Thirdly, until recently, s 9 of the Citizenship Act 1966 in Malawi discriminated against women on the basis of marital status [7]. This provision effectively provided that when women acquired citizenship of another country other than Malawi through marriage, they ceased to be a citizen of Malawi within one year of the anniversary of the marriage. In the absence of a similar requirement for men marrying foreign women, this provision has long been seen as a barrier for Malawian women in their fight for equality [8]. Remarkably, this Act was amended in 2019 to allow for dual citizenship [9]. This development marks an important change for the women of Malawi; strengthening their rights as individuals, empowering their lives as human beings. In what can only be described as a watershed moment for gender equality, the introduction of dual citizenship has been hailed for its significance [10]. This legislative adjustment is a signal of hope and illustrative of the efforts needed to strengthen the legal protections afforded to women.



Malawi has shown dedication in its law-making capacity for social reform. Without affirmative action though, rights remain illusory. There are still prevailing legislative provisions which on interpretation by Malawian courts, discriminate against women unfairly. The existence of statutes is always commendable, but we must make use of laws when they are at hand, call on the judiciary to apply them appropriately and inform citizens that they are available to them. Although State Parties should be praised for taking positive actions towards improving the status of women in society, indirect forms of discrimination are often more harmful than the obvious barriers to equality. With this in mind, State Parties must ensure that citizens are aware of developments in the law if we are to fully recognise the enjoyment of rights by women. Such measures are necessitated to guarantee equal protection for women and non-discrimination on the basis of their marital status.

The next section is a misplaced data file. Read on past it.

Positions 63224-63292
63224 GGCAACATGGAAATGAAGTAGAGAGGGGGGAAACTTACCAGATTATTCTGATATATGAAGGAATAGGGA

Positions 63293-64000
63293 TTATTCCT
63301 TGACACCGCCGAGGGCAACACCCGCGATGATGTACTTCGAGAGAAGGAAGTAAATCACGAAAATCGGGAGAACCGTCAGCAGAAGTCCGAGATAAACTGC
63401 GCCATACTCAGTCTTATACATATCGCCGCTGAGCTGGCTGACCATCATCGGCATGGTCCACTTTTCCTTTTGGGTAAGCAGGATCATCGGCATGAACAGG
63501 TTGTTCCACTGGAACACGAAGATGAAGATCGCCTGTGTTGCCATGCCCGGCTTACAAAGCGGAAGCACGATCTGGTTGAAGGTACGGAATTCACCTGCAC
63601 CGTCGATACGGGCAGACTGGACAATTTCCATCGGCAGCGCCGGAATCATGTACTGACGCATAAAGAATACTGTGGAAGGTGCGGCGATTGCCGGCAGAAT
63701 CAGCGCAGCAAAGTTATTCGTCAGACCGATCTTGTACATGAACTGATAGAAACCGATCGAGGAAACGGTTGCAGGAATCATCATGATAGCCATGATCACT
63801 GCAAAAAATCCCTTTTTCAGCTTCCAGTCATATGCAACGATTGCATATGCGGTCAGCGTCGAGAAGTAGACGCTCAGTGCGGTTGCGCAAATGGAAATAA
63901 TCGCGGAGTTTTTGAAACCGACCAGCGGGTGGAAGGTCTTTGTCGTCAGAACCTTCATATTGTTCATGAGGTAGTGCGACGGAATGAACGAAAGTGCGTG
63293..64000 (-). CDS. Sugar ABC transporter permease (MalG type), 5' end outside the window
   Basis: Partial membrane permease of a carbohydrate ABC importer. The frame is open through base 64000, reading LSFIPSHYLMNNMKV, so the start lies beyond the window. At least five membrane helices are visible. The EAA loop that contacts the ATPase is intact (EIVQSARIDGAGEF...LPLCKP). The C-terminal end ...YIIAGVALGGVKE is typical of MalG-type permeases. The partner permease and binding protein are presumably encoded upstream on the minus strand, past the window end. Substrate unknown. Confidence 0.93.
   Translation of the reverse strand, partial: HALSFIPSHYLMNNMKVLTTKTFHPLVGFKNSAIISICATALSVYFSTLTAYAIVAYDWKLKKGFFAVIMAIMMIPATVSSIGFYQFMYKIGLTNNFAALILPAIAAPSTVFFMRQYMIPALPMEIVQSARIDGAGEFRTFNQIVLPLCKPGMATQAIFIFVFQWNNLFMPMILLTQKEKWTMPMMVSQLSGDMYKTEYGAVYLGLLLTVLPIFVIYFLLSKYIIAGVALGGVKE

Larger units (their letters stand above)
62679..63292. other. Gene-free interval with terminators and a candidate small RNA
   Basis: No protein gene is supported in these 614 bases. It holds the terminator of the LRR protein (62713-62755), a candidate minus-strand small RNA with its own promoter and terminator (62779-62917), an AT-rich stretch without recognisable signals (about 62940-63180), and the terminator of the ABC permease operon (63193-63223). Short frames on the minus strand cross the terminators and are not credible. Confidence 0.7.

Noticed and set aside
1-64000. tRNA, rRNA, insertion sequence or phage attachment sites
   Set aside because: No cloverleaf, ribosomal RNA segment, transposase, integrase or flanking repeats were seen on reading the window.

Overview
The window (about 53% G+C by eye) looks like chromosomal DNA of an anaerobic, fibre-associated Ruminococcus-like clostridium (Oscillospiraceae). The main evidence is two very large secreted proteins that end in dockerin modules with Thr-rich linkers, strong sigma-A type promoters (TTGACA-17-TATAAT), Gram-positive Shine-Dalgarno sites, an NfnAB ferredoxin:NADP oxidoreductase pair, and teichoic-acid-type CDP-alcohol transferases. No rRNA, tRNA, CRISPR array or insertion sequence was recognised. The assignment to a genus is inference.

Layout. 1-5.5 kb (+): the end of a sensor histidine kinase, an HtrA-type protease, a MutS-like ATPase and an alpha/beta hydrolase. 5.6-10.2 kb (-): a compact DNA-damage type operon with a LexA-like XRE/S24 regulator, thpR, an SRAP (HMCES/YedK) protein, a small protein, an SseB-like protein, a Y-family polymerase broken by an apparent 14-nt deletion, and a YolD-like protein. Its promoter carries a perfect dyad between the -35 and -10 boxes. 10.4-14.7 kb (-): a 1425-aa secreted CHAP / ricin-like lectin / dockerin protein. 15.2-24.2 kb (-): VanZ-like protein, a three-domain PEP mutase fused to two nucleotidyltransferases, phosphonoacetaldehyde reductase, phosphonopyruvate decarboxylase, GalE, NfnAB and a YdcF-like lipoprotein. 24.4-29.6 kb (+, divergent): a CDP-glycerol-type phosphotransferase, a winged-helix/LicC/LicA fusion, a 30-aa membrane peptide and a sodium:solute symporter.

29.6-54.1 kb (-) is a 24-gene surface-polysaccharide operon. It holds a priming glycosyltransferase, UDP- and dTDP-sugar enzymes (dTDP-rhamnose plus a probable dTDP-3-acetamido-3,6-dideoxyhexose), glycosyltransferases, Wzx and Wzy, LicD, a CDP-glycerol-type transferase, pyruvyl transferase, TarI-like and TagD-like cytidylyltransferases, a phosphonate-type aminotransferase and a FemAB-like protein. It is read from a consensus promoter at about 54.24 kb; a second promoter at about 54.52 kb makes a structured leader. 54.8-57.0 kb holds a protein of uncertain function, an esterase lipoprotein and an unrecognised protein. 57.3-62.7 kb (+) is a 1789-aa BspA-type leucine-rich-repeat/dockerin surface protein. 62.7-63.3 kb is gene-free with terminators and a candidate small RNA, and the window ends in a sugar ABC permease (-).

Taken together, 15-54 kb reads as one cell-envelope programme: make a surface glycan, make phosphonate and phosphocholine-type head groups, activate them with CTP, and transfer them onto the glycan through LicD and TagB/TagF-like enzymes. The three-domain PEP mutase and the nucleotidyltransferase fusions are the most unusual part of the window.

[1]International Covenant on Civil and Political Rights, adopted Dec. 16, 1966, art. 3, G.A. Res. 2200A (XXI), U.N. GAOR, 21st Sess., Supp. No. 16, U.N. Doc. A/6316 (1966), 999 U.N.T.S. 171 (entered into force Mar. 23, 1976) (acceded Dec. 22, 1993) [hereinafter ICCPR].

[2] ibid, Article 3.

[3] Concluding Observations of the Committee on the International Covenant on Civil and Political Rights UN Doc. CCPR/C/MWI/CO/1/Add.1 19 August 2014 para 7.

[4] Committee on the Elimination of Discrimination Against Women, “Consideration of Reports Submitted by States Parties under Article 18 of the CEDAW, Combined Second, Third, Fourth and Fifth Periodic Report of States Parties: Malawi,” CEDAW/C/MWI/2-5, 28 June 2004, para. 16.11.1.

[5] Section 74 of the Act.

[6] Joint Submission by Centre for Human Rights and Rehabilitation (CHRR) & Centre for Civil and Political Rights, June 2014 https://tbinternet.ohchr.org/_layouts/15/treatybodyexternal/ Download.aspx?symbolno=INT%2fCCPR%2fCSS%2fMWI%2f17471&Lang=en

[7] Chapter 15:01 Laws of Malawi, section 9

[8] Dr Mwiza Jo Nkhata, Malawi Shadow Report on the International Covenant on Civil and Political Rights submitted by the International Gay and Lesbian Human Rights Commission (IGLHRC) 8;https://tbinternet.ohchr.org/_layouts/15/treatybodyexternal/Download.aspx?symbolno=INT %2fCCPR%2fCSS%2fMWI%2f17470&Lang=en.

[9] Malawi Citizenship (Amendment) Act No.11 of 2019; the Amendment repeals sections 8-11 of the Citizenship Act 1966 to permit dual citizenship.

[10] Austin Kakande, Malawi Adopts Dual Citizenship Concept, MBC (Dec. 13, 2018).